'In the result, the appeal is hereby allowed and the impugned order is set aside. The lower Court is hereby directed to consider all the grounds raised b the appellant in his application under Order 47, Civil P. C. (I. A. No. 2) after giving reasonable opportunities to both the parties and dispose of the execution according to law. No costs in this appeal.'
After remand, the Executing Court passed an order on 16-9-1974 posting the case for evidence on 11-10-1974. The order-sheet of 11-10-1974 shows that the learned Advocate for the decree-holder stated that he has no evidence and the case was posted for arguments for 15-10-1974. Against this order, the judgment-debtor filed the Execution Appeal No. 27 of 1974 in the Court of the Principal Civil Judge, Bangalore. It was held that the appeal was not maintainable as well as that it was premature It was observed that if the judgment-debtor had evidence in support of his contention, he could as well move the lower Court by means of an application asking for permission to lead evidence before hearing arguments on merits, that it is not as though no opportunity was given to the judgment-debtor in the lower Court, that is not possible to find from the order-sheet of the lower Court as to what submission was made by the judgment-debtor or his learned counsel on that day or whether the learned counsel for the judgment-debtor was absent on that day. With those observations, the appeal was dismissed. Subsequently after hearing the arguments, the Execution Court passed an order on 7-11-1974. The application filed by the judgment-debtor under Section 47, Civil P. C. and the one under Section 151, Civil P. C. for adducing evidence were dismissed. Against this order the judgment-debtor filed an appeal in Execution Appeal No. 34 of 1974 in the Court of the Principal Civil Judge at Bangalore. The lower appellate Court came to the conclusion that the order of the executing court shows that arguments were heard only on the application of the judgment-debtor under Section 151, Civil P. C. for adducing evidence and that it cannot be said that the Executing Court has heard and disposed of the application under Section 47, Civil P. C. on merits. It also observed that the executing Court had not followed the directions given in the previous execution appeal. It was, therefore, of the view that the judgment-debtor had not been afforded sufficient opportunity to adduce evidence on the application under Section 47, Civil P. C. It, therefore, set aside the order of the trial Court dated 7-11-1974 and remanded the matter for disposal on I. A-2 filed under Section 47, Civil P. C. keeping in view the directions given in Execution Appeal No. 13 of 1974. It is against this order of remand that the present execution second appeal has been filed by the legal representatives of the deceased decree-holder.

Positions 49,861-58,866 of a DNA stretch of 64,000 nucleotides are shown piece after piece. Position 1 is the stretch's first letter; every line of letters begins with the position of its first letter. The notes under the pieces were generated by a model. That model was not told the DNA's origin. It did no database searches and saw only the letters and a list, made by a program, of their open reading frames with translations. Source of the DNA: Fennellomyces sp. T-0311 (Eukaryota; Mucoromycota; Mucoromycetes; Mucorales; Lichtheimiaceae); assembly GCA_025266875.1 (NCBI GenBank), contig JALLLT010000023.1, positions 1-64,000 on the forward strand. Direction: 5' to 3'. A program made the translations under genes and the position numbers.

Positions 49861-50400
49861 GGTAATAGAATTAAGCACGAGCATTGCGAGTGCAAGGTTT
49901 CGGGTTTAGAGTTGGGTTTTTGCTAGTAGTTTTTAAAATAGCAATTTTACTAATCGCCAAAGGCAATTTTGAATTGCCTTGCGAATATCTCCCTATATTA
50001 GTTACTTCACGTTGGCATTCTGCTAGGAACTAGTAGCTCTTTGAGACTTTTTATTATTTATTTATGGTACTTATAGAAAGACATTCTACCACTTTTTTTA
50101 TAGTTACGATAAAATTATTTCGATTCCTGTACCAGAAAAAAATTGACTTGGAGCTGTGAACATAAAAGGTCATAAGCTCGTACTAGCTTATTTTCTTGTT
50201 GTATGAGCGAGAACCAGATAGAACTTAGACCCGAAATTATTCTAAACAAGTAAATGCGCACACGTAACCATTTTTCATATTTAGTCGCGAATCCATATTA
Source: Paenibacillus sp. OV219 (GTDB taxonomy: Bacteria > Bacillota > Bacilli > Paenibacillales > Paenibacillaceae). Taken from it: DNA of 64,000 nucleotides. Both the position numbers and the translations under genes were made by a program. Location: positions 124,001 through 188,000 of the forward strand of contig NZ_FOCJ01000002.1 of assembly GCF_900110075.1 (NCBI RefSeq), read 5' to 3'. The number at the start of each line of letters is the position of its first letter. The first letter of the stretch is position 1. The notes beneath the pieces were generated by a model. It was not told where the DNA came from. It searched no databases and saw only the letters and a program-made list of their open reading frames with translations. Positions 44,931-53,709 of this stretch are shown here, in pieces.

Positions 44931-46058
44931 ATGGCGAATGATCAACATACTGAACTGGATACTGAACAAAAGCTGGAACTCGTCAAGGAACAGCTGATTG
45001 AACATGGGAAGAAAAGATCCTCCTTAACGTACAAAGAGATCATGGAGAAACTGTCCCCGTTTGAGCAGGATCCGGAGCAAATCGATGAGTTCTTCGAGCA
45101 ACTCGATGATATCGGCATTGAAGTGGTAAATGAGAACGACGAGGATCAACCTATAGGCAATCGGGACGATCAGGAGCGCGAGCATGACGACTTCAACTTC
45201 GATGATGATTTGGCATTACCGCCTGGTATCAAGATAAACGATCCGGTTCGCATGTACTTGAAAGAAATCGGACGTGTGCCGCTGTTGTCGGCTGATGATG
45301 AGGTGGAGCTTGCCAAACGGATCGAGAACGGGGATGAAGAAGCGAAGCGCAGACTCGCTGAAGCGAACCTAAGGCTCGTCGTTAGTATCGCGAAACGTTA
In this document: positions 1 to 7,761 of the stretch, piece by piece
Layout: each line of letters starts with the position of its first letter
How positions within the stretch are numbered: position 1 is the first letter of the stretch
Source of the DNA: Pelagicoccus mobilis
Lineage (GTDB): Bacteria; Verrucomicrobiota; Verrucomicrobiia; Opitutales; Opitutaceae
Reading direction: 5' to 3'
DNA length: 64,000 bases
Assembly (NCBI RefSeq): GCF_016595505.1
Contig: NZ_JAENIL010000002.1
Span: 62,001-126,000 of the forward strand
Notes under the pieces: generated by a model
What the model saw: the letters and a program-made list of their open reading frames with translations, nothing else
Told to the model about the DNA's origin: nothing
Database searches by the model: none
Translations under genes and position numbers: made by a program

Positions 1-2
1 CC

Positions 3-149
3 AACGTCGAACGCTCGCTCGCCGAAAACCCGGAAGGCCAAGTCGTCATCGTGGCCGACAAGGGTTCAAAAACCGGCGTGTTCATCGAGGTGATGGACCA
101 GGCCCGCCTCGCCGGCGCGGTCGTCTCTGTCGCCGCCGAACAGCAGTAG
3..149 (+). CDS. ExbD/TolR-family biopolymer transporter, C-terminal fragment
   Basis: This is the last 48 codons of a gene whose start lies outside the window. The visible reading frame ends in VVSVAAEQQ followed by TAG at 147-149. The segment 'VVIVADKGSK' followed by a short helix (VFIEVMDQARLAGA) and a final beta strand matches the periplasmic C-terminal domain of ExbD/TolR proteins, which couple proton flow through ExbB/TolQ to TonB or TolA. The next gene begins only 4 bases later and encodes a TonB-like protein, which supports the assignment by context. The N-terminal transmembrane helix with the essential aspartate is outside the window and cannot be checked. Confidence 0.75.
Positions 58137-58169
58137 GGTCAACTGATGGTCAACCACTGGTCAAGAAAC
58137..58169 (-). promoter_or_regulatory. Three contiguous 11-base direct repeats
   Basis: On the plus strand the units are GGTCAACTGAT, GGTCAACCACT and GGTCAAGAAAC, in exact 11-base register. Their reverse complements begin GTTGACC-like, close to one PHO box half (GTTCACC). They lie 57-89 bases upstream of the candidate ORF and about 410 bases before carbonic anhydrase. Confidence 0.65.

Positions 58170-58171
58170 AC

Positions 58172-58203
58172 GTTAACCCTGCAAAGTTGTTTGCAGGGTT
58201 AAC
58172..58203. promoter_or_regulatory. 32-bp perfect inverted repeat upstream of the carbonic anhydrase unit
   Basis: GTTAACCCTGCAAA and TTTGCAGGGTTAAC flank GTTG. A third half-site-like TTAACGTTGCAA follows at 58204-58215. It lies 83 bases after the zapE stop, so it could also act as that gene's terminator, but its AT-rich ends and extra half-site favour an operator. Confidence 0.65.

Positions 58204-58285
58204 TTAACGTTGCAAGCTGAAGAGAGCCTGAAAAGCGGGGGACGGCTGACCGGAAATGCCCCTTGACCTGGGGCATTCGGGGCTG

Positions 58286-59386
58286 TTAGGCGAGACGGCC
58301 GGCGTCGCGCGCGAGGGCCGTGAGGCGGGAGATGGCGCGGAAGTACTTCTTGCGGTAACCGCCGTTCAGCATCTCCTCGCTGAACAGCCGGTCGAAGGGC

3. It is urged by Mr. P. Krishnappa, appearing for the appellants, that -the objections raised in I. A-2 were in fact considered by the executing Court while coming to the conclusion that no evidence need be adduced. His further contention is that the grounds raised by the judgment-debtor as the basis of his contention that the H. R. C. Court had no jurisdiction to pass the order of eviction cannot be investigated by the Executing Court since they relate to facts which should have been urged in the H. R. C. proceedings itself and cannot be investigated by the Executing Court.